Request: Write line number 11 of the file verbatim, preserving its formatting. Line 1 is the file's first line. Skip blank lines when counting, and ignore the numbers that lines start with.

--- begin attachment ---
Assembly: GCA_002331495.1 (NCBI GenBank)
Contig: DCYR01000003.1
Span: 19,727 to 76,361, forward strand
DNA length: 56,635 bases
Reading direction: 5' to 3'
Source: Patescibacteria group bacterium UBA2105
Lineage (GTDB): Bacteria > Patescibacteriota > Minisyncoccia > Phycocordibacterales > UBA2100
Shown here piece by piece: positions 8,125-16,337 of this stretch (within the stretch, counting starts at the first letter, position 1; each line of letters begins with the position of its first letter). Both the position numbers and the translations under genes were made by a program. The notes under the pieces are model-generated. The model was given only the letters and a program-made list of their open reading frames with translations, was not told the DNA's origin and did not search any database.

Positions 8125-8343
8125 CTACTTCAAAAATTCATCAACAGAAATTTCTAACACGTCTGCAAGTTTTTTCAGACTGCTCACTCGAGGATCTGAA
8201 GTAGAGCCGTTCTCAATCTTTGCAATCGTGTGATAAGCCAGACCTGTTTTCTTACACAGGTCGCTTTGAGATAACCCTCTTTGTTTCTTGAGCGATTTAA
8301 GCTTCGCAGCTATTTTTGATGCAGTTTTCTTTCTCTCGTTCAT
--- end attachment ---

8201 GTAGAGCCGTTCTCAATCTTTGCAATCGTGTGATAAGCCAGACCTGTTTTCTTACACAGGTCGCTTTGAGATAACCCTCTTTGTTTCTTGAGCGATTTAA